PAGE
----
Quick And Sharp And "Out Of The Clear Blue Sky"
The Daily Reckoning
February 24-25, 2001
By Addison Wiggin
MARKET REVIEW: Quick And Sharp And “Out Of The Clear Blue Sky”…
It was not a good week on Wall Street.
The Nasdaq plunged 6.7% to close at 2262 – its lowest point in more than two years this week… wiping out the miracle 86% rise of 1999. But the worst isn’t over. “We are in a major bear market,” a technical analyst for Wachovia Securities told USA Today.
Another headline in USAToday also reports “Average Fund Drops 6.1%” for the week. When this kind of news is headlining the mainstream press – wanton fear is not far behind.
Although most analysts expect further rate cuts when the Fed meets again next week, the Greenspan Put is played out… Last month when the Federal Reserve made two interest rate cuts, the Nasdaq shot up 25% after the first cut, and held on to +20% following the second. Now those gains are gone. The Nasdaq 100 is down 3.4% for the year.
Still, we may see rallies in the coming weeks. But be careful… “Bear market rallies tend to look better than the real thing. They are quick and sharp and come out of the clear blue sky.” (Reuters)
For the week, the Dow plunged 357 points – 3.3% – to land at 10,441 helped on the way down by a 84 drop on Friday. The S&P 500 finished the week in ‘official bear territory’ – down 55 to 1,245. The broader index lost just under 7, Friday.
The Russell 2000 477 – down 4.4% for the week
ADD’L PRICES FOR THE WEEK: Relatively Stable
Gold: $262 up $3
Crude Oil: $29 –
Natural Gas: $5.13 down $.46
CRB Index: 220 down 2
Dollar Index: 112 –
The Euro: $.91 –
British Pound: $1.45 –
Japanese Yen: $.86 –
FLOTSAM & JETSAM: Dot-Commies And The Restaurant Business
– from Lynn Carpenter,
Fleet Street Letter
“Dot-coms, B2B enterprises, tech stuff… it looks like the restaurant business with a college degree to me. Look what happened when we bellied up to the dot-com bar. We got a lousy meal and a surly waiter wanted a tip anyway. (Figuratively speaking, we didn’t go for this New Economy stuff at Fleet Street, but a lot of innocents did.)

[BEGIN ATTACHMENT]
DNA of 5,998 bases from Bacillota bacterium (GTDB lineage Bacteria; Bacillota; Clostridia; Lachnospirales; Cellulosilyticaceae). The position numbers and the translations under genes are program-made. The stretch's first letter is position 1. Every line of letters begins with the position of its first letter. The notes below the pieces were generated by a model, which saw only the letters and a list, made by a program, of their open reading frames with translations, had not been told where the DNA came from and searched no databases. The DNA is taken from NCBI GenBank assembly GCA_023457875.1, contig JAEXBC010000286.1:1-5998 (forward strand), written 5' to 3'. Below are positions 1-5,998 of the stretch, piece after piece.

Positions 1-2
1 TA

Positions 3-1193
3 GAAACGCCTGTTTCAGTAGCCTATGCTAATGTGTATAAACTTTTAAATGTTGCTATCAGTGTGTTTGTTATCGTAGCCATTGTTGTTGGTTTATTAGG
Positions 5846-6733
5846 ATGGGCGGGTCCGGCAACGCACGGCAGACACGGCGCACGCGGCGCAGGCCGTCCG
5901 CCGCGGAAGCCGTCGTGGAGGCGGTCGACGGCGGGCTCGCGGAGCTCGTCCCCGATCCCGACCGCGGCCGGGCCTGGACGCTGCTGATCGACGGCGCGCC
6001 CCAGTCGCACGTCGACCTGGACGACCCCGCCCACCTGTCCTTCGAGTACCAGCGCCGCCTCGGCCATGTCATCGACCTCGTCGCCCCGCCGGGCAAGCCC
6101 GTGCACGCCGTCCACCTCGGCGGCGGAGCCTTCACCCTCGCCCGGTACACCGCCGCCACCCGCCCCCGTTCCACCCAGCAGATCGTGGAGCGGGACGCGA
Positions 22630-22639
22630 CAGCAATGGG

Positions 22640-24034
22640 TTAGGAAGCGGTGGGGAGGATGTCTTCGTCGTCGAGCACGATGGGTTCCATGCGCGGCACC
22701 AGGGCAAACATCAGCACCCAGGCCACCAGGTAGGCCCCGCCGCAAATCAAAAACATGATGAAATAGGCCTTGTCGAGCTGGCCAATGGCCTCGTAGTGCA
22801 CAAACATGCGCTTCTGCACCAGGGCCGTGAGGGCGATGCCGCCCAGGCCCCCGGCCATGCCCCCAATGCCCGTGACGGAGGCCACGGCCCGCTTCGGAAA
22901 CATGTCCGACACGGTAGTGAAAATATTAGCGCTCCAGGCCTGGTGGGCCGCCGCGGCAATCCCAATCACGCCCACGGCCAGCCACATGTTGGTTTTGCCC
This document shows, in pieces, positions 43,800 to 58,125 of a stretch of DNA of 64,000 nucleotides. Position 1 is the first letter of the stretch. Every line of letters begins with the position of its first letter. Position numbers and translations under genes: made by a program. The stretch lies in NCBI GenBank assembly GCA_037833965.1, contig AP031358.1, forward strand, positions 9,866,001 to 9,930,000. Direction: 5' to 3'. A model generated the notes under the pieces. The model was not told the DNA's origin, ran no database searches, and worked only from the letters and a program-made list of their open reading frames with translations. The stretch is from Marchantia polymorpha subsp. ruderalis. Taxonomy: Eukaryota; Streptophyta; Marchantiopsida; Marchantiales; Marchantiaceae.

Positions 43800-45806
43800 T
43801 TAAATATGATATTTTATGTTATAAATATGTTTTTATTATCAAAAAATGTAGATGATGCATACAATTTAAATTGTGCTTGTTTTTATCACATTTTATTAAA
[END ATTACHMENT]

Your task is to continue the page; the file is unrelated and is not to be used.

The kind of crumbums that gravitate to the restaurant business have friends in Congress, so every year when they cry for a special exemption to the going wage rate – for their industry only – they get it. Most restaurants would go under if they had to pay real wages to their staff instead of $2.09 an hour. Same song, new choir in tech land: Most dot-coms would have gone broke sooner if they’d had to compete for staff with real folding stuff.
Instead they lured workers in with options, which are free to print. Like waiters, dot-com and tech workers get most of their money straight from the customer’s pocket.
Meanwhile, Wall Street looks at this game and says “Wowee! they workers of the world are aligned with shareholder interest.” Bull. Anyone foolish enough to have shares in a business that is constantly dealing out options is the one who is really getting the bill. His shares are diluted every time some programmer or order-taker exercises his right to get 1,000 shares for less than market price.
Look at Cisco: 4.8 billion shares outstanding in 1995, 7.2 billion today. A 50% increase. Meanwhile, its profit margin has steadily dropped every year; its return on equity is down by two-thirds from a superb 30% in 1995 to a miserable 11% today. No wonder the equity holders are getting a smaller return.
The company keeps letting employees buy shares for pennies on the dollar and then split the pot with those who paid full price on an even-steven basis.
What a scam.
And Cisco was one of the best companies out there. Paying workers with options instead of competitive salaries hurts investors even more in companies that can’t produce a profit at all.”
Enjoy your weekend,
Addison Wiggin, The Daily Reckoning